August 9, 2010
The August 9, 1975 World Football League matchup between the Portland Thunder and The Hawaiians at Portland’s Civic Stadium featured two clubs that had dropped their opening games a week earlier.
The Thunder, successor to 1974’s Storm, were coached by Greg Barton, who had been one of the Portland quarterbacks in the WFL’s first season. Succeeding to the starting quarterback job was an NFL veteran, Don Horn, who had played eight largely nondescript seasons, primarily with the Packers and Broncos. The chief offensive weapon was still RB Rufus “Roadrunner” Ferguson, who ran for 1086 yards in ‘74 and caught 49 passes for 369 more with a total of nine touchdowns. They lost their first game of the ’75 season to the Southern California Sun at Anaheim by a score of 21-15.
The Hawaiians had been one of the few relatively stable WFL franchises in the first year. Coached again by Mike Giddings, they had added RB Calvin Hill from the NFL’s Cowboys, and he gained 132 yards on 32 carries in the season-opening loss at Philadelphia. Another newcomer, QB Sonny Sixkiller (pictured above), a full-blooded Cherokee who had starred in college at the University of Washington and seen limited pro action with the NFL Rams and CFL Toronto Argonauts, had played well in the loss to the Bell.
There was a modest crowd of 7709 on hand for the Thunder’s home opening game. Turnovers put the Honolulu club in front by 17-7 as Horn fumbled twice and The Hawaiians followed each with a touchdown. First, QB Rick Cassata passed 15 yards for a TD to WR Dave Atkinson. Then, it was Sixkiller entering the contest and throwing an eight-yard touchdown strike to WR Grady Richardson. Still, Portland came back later in the second quarter as Horn threw a 39-yard touchdown pass to WR Jim Krieg. For all of the mistakes the club made in the first half, Portland was only down by 17-14 at halftime.
The Hawaiians defense made another big play in the third quarter, as CB Willie Williams forced Ferguson to fumble and safety Phil Andre grabbed the loose ball and ran 43 yards for a touchdown. Sixkiller ran for the action point and The Hawaiians held a 25-14 lead.
Don Warner kicked a 25-yard field goal for the Thunder to narrow the margin to 25-17, but neither team was able to run effectively against the opposing defense. With five minutes remaining in the contest, Portland drove 35 yards to The Hawaiians’ 12 yard line. Horn connected with TE Bob Christiansen for a touchdown, but the ensuing action point attempt failed as Ferguson dropped a pass in the end zone.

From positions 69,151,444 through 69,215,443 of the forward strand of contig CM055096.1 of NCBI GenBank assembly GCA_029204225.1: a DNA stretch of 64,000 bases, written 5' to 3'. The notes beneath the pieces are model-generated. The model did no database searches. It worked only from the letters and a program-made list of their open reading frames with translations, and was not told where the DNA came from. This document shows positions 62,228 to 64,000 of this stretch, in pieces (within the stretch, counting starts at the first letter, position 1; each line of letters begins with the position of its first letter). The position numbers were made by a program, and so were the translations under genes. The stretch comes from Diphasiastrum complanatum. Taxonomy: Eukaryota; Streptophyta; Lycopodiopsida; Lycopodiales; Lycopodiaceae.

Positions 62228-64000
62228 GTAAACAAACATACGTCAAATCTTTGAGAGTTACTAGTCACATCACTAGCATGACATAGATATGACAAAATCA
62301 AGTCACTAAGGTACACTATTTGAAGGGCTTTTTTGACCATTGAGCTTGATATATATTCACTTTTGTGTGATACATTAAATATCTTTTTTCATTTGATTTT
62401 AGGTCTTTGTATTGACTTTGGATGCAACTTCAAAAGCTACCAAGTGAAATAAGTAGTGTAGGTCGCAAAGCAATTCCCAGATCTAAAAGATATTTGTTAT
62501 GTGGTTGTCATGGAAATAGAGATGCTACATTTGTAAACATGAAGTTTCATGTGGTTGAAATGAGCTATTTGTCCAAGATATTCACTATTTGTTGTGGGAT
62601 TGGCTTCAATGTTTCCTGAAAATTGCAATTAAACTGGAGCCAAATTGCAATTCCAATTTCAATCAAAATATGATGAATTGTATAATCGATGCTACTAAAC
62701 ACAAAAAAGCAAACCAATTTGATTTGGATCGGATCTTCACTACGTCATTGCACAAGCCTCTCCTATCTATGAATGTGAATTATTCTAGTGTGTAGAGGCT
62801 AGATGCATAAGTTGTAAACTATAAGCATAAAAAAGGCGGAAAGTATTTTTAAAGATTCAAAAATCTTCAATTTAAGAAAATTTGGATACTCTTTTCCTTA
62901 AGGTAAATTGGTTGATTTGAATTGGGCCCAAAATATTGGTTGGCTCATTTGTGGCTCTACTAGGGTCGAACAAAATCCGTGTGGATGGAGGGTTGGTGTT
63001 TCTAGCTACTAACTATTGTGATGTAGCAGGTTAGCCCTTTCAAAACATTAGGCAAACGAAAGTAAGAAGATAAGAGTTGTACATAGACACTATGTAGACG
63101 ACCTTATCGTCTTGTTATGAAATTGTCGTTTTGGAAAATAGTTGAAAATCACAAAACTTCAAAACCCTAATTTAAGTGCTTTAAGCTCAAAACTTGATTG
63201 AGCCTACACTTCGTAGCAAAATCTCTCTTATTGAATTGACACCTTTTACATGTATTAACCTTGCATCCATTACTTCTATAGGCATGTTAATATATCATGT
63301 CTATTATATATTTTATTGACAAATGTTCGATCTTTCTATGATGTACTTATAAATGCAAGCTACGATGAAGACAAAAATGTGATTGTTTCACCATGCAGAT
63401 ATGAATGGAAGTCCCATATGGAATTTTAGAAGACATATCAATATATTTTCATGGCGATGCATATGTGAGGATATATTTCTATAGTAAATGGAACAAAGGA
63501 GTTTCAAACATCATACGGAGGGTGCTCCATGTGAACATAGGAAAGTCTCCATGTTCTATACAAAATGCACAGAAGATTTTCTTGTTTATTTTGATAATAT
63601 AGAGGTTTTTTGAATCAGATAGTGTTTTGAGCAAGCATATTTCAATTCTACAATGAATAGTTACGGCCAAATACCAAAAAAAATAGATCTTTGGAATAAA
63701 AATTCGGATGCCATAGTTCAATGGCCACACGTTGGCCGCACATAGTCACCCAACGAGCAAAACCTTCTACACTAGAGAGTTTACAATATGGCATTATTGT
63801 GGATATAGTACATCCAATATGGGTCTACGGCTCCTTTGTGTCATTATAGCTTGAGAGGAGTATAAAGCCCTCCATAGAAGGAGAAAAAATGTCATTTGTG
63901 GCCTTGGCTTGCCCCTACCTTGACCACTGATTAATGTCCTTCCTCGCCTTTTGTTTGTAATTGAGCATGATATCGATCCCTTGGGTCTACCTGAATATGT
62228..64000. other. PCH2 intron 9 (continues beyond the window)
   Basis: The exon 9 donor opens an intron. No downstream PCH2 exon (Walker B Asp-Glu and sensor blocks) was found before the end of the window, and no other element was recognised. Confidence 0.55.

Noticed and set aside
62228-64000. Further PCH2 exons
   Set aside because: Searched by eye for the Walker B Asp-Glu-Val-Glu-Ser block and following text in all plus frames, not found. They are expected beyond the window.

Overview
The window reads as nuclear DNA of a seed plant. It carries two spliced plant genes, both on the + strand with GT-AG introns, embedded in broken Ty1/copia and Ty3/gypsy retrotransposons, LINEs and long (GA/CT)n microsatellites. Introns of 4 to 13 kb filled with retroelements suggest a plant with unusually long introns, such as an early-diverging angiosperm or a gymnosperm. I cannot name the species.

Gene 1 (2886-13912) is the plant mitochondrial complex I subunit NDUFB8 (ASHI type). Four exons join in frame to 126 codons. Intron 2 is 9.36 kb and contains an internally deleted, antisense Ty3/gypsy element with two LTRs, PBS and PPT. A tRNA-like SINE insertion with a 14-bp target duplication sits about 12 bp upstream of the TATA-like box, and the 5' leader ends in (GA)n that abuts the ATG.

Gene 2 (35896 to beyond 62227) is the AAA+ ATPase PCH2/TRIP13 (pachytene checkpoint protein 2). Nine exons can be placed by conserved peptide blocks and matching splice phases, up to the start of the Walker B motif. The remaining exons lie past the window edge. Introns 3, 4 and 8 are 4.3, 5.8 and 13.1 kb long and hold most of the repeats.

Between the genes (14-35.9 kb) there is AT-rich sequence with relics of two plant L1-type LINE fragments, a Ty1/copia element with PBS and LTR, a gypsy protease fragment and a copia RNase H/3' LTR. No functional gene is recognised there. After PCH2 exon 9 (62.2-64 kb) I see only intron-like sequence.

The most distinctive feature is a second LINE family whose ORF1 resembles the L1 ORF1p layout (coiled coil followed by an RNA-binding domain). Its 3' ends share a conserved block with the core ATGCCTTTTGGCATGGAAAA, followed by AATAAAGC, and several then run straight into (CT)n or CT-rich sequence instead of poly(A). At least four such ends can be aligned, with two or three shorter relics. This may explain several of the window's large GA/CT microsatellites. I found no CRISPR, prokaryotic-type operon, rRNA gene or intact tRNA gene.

The Thunder had one last shot, getting the ball back at their own 43 yard line with 11 seconds remaining. Two desperation passes fell incomplete and then Warner attempted a 64-yard field goal that fell well short. The Hawaiians came away with a closely-fought 25-24 win.
The Portland defense had keyed on Calvin Hill, who was slowed by a rib injury. Taking advantage of turnovers and gaining ground with an effective short passing game made the difference for The Hawaiians. In particular, Sonny Sixkiller had helped his cause in the competition for the starting quarterback job by completing 8 of 15 passes for 58 yards and a touchdown and converting the decisive action point.
By the time the season abruptly ended in October due to the league’s collapse, both teams had 4-7 records and were tied for fourth in the Western Division. Calvin Hill was lost to injury along the way and gained just 218 yards rushing for The Hawaiians. Both Sonny Sixkiller and Rick Cassata quit the team before the plug was pulled on the WFL, as did WR Tim Delaney, who had led the league in pass receiving in ’74 and ranked second in ‘75, and star DE Lem Burnham.
Rufus Ferguson ended up as the WFL’s third-ranked rusher with 768 yards. Don Horn finished second in completion percentage (58.1) and pass completions (158, tied with Edd Hargett of Shreveport) and third in pass attempts (272) and yards (1742).